OAFP President Tom Houston, MD, responded on behalf of the Ohio Academy of Family Physicians submitting a letter-to-the-editor referencing the May 5 The Columbus Dispatch editorial “Tough Medical Board is Good.”
“The May 7 Dispatch editorial, “Tough Medical Board is Good,” discusses the work of the State Medical Board of Ohio (SMBO) in protecting patients. It also suggests that physicians are ‘absolutely terrified’ of the SMBO.
No one wants to see an impaired physician cause harm to a patient. We want that impaired physician to get treatment and once well, return to their profession in medicine.
Medicine is stressful and sometimes physicians become patients. They should not be so afraid of SMBO retribution that they fail to seek help. The SMBO protects patients and when those patients are physicians they should be interested in facilitating their return to wellness. After all, mental illness, substance use disorders, and addiction are diseases, not behavior choices.
According to a 2015 Medscape article, it is estimated that on average the United States loses as many as 400 physicians to suicide each year. That number is equivalent to the population of an entire medical school. Physicians have a significantly higher risk of dying from suicide than the general population. Suicide is usually the result of untreated or inadequately treated depression. Depression is at least as common in the medical profession as in the general population, affecting an estimated 12% of males and 18% of females. Physician suicide and depression are problems we must address. Early diagnosis and treatment is the answer. Fear of retribution from the SMBO can delay needed treatment and in that scenario, everyone loses.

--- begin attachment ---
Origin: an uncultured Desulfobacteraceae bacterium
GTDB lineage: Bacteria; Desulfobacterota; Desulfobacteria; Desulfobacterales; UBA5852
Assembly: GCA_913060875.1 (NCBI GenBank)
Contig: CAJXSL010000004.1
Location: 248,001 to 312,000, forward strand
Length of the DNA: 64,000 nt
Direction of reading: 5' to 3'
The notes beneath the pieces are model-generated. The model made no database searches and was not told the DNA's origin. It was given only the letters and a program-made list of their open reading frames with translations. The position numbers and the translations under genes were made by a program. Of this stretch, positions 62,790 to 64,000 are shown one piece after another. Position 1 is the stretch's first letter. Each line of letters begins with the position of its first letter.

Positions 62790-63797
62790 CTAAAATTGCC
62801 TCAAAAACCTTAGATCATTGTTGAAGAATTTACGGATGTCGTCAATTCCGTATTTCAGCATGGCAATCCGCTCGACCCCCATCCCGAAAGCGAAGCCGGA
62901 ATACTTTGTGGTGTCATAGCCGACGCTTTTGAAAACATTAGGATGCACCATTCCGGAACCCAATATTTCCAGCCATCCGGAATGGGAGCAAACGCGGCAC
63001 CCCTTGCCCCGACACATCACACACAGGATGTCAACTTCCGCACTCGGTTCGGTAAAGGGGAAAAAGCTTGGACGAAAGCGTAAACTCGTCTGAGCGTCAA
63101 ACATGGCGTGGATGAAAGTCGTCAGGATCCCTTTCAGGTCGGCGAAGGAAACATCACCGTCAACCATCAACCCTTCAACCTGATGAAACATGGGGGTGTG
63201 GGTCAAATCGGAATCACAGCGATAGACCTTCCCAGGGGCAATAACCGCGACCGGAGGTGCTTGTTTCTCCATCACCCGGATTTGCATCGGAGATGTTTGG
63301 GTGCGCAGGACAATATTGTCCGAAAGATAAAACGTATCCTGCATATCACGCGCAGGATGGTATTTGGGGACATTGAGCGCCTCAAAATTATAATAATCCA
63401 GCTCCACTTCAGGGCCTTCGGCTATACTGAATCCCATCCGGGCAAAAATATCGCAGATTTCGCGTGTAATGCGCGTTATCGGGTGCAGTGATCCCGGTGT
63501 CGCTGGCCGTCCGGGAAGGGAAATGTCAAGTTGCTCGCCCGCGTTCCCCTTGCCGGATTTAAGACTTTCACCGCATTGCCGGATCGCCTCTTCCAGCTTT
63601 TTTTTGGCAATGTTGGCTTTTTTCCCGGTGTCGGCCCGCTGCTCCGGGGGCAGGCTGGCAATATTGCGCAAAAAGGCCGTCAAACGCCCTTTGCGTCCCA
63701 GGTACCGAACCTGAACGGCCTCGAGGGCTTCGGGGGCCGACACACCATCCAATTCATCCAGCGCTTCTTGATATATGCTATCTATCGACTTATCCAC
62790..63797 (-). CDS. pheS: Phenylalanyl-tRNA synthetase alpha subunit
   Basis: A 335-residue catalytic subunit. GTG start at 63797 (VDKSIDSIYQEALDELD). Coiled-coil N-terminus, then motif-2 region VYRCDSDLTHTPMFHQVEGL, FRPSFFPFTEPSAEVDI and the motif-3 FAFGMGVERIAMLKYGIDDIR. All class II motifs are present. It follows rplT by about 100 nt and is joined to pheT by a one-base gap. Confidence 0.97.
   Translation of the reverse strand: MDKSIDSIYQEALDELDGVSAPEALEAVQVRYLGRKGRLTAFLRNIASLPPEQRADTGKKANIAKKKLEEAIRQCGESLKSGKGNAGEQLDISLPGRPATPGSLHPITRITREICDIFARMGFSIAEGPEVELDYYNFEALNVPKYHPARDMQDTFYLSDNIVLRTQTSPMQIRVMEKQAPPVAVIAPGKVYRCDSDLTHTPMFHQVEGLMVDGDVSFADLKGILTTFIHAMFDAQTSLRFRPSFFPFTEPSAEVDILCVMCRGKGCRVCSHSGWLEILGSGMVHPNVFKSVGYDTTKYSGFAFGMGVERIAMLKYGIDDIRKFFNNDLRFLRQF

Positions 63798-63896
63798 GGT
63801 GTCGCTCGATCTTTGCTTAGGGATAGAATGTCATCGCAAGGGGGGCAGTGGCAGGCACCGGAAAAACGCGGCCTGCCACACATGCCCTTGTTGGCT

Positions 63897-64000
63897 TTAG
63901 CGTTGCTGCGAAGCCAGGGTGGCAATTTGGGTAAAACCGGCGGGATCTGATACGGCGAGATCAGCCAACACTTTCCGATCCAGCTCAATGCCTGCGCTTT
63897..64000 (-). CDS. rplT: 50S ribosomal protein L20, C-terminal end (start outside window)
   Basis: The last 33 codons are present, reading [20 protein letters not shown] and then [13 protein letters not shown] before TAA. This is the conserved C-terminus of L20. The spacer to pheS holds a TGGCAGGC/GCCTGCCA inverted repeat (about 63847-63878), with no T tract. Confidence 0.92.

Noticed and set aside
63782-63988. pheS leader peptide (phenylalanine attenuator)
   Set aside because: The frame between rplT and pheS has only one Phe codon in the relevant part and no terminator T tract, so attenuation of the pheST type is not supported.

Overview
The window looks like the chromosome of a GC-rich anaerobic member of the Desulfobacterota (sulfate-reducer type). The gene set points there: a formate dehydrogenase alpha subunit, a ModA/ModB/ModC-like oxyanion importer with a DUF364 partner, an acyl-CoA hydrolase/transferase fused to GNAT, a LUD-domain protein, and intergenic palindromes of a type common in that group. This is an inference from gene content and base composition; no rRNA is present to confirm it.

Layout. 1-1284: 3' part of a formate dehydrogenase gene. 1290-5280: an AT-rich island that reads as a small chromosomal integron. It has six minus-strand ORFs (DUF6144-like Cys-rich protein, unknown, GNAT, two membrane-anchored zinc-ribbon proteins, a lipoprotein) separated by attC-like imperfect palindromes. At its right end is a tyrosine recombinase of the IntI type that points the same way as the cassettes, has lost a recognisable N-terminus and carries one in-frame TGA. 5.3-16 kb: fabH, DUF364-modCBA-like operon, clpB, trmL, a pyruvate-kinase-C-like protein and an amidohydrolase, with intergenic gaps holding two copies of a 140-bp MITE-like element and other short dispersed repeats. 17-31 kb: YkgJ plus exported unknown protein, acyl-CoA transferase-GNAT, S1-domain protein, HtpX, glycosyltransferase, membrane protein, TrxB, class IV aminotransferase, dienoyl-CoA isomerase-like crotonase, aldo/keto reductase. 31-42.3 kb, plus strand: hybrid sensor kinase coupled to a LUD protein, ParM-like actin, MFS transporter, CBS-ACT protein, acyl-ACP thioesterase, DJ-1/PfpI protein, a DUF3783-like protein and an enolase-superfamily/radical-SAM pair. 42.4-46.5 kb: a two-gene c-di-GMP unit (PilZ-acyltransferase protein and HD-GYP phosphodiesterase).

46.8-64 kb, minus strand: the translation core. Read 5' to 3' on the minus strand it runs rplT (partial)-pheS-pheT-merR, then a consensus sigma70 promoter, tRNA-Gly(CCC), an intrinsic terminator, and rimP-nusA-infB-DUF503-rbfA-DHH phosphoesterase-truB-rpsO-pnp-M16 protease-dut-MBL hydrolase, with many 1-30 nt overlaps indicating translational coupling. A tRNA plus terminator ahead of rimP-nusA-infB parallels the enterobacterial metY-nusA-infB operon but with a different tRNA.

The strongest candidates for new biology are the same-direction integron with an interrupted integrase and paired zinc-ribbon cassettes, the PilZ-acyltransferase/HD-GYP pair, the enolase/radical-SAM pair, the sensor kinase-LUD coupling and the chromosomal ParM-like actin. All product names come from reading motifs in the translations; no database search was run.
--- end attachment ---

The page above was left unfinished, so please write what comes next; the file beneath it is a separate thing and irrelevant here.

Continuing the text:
Administrative burdens, prior authorization requirements, and ‘hamster wheel’ medicine are negatively impacting physicians and their health. Physician burnout is real. According to a 2013 Medscape survey, more than 40% of U.S. physicians reported experiencing at least one symptom of burnout (loss of enthusiasm for work, feelings of cynicism, and a low sense of personal accomplishment).
Patient safety is of the utmost importance. When physicians become patients they should receive the same compassionate, evidence-based treatment that others receive. Early diagnosis and treatment are essential to recovery. Fear of SMBO retribution should not negatively impact a physician’s ability to seek help.”